Rutgers professor discusses importance of healthy sleep schedule during pandemic
Xue Ming, a professor of Neurology at Rutgers New Jersey Medical School, has been working in her field for more than 22 years. She discussed the potential changes and challenges in sleep due to the coronavirus disease (COVID-19) pandemic, as well as the importance of maintaining a healthy sleep schedule during these times.
“Anxiety is the number one factor for insomnia,” Ming said. “When I see patients with insomnia, 90 percent of them (are) either due to anxiety or depression.”
Ming said that anxiety can be especially apparent now due to uncertainty during the COVID-19 pandemic, which can potentially hinder sleep.
The change in daily schedules can also factor into difficulty sleeping. Ming said since people are spending more time doing work and school online instead of in “real-time,” each individual’s schedule tends to be less disciplined.
Since schedules may not be as structured as before, this causes people to feel more relaxed about staying up later because they do not have to physically be anywhere, she said.
“You tend to sleep later, or maybe you use more blue light technology since you don’t have to get up so early,” Ming said.
She said blue light is a big factor when it comes to lack of sleep since people are spending more time in front of screens.
“Blue light is emitting light through your retina that will keep you awake because light is a signal that (tells your body) it is still early,” Ming said. “We need melatonin to initiate sleep, (but) blue light suppresses melatonin secretion.”
In addition to blue light, Ming suggested avoiding other factors such as exercising, arguing, hot baths and hot beverages too close to bedtime in order to practice good sleep hygiene.
“Anything that can trigger your adrenaline up, don’t do that,” Ming said. “For us to fall asleep, your heart rate has to be low, your breathing has to even and you (have to) get into a ready mode to go to sleep.”
In order to have good quality sleep, Ming said people should maintain a consistent bedtime and rising time. She also suggested making the bedroom the most conducive to sleep as possible.
If someone cannot sleep after 20 minutes, Ming recommended getting out of bed and doing something boring until they feel sleepy. Meditation, yoga and other activities that increase deep breathing may be helpful as well, she said.
For those who may be feeling anxious in general or during this time specifically, Ming said to try writing an “anxiety list” of things that are stressful. She said to try scheduling time to think about these stressors during the day to avoid rumination around bedtime, which can keep people awake.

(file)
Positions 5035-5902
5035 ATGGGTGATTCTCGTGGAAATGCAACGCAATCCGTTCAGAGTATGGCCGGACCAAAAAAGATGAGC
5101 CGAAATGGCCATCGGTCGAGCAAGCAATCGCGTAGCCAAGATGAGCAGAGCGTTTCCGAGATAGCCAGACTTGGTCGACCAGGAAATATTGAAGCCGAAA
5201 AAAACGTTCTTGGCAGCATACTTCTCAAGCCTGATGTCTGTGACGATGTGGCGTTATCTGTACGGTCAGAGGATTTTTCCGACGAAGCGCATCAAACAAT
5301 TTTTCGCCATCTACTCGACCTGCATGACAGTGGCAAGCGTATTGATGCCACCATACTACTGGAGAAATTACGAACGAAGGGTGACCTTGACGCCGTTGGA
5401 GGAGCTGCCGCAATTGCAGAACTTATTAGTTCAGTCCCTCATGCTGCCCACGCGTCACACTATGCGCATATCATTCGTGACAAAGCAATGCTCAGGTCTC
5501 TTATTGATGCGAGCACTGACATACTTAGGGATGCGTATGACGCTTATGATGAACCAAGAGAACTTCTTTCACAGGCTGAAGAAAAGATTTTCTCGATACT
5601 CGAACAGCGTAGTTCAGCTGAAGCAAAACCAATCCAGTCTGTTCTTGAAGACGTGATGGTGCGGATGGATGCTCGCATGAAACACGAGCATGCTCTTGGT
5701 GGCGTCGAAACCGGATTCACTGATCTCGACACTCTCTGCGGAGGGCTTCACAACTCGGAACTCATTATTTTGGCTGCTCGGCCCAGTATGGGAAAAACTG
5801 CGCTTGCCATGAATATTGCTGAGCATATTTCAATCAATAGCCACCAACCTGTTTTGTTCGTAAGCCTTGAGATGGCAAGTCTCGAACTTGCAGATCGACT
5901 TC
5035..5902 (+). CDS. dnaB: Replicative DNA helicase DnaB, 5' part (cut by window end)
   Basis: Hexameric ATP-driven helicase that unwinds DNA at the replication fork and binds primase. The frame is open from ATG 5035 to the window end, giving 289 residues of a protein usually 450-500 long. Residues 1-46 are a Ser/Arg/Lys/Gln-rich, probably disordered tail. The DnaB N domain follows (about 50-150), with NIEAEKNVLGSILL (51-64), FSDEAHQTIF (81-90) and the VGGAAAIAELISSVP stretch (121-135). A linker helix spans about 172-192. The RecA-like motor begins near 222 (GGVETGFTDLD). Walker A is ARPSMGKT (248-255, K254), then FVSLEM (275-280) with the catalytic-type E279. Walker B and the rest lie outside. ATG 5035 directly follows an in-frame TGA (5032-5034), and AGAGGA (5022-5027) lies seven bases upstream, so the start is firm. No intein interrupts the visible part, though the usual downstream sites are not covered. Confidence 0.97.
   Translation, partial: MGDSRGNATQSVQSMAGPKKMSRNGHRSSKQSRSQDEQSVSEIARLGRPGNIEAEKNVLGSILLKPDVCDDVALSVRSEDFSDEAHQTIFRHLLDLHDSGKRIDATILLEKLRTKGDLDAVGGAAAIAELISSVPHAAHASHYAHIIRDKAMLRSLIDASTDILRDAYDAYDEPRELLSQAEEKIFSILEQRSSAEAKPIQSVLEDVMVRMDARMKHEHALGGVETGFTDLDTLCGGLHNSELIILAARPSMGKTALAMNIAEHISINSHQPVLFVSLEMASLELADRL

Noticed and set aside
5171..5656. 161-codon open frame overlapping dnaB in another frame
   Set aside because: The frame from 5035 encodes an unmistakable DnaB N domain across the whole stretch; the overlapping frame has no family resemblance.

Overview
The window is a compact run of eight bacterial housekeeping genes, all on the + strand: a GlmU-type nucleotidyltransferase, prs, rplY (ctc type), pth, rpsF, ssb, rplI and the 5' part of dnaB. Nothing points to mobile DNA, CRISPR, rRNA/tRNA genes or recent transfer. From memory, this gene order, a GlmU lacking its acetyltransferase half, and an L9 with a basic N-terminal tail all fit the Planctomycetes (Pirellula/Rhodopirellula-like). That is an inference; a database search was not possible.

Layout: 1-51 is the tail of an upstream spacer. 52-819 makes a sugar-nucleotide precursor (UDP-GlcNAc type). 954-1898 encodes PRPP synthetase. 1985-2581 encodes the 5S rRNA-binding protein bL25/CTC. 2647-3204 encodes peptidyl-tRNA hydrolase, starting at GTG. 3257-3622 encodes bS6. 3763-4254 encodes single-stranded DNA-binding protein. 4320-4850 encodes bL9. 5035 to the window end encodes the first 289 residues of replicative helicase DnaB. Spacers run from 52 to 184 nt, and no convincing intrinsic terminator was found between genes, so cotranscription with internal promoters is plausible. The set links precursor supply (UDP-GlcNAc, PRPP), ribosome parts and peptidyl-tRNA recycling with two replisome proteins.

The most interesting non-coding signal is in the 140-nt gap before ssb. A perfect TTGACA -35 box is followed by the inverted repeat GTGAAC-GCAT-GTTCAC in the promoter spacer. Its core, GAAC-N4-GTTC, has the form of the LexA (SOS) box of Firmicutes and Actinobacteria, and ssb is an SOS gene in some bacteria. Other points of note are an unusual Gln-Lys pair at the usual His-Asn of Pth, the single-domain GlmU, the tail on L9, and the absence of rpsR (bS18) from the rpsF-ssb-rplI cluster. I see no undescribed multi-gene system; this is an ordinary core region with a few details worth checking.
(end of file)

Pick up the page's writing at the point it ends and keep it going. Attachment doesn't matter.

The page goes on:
Sleep affects many parts of our lives, Ming said. She said sleep is directly linked to how we perform the next day and plays a role in memory development.
“You need something called REM (rapid eye movement) sleep — dream sleep — in order to consolidate your memory,” Ming said. “Meaning what you learn during the day time, if you don’t sleep, will be a temporary memory ... If you have the dream sleep, then the consolidated knowledge you will carry out as a long-term memory.”
Besides memory development, sleep is also directly linked to the health of an individual’s immune system, Ming said.
“The better sleep quality you get, the more sleep you have. Your immune system is more recuperated,” Ming said. “During sleep, anti-inflammatory cytokines are most active and synthesize.”
Anti-inflammatory cytokines are responsible for fighting off unwanted sickness from our bodies, and it is shown that the more sleep a person gets, the better their immune system will perform, Ming said.
“These times are the most important because there is so much virus around, and you try to not catch the virus, but the virus might find you,” Ming said. “If your body has a good immune system, you may be asymptomatic.”
Ming suggested going to bed before midnight to give the body plenty of rest and the proper amount of REM sleep. She said that if someone must stay up later, they should go to bed before early morning hours as this is when REM sleep is the most heavily concentrated.
“Sleep is not to be sacrificed if you are smart,” Ming said. “It's linked to your happiness, it's linked to your health, it's linked to your performance.”
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